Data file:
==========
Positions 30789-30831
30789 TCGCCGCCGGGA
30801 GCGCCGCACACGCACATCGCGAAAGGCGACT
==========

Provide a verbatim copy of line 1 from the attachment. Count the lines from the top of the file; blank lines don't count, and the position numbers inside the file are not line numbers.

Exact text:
Positions 30789-30831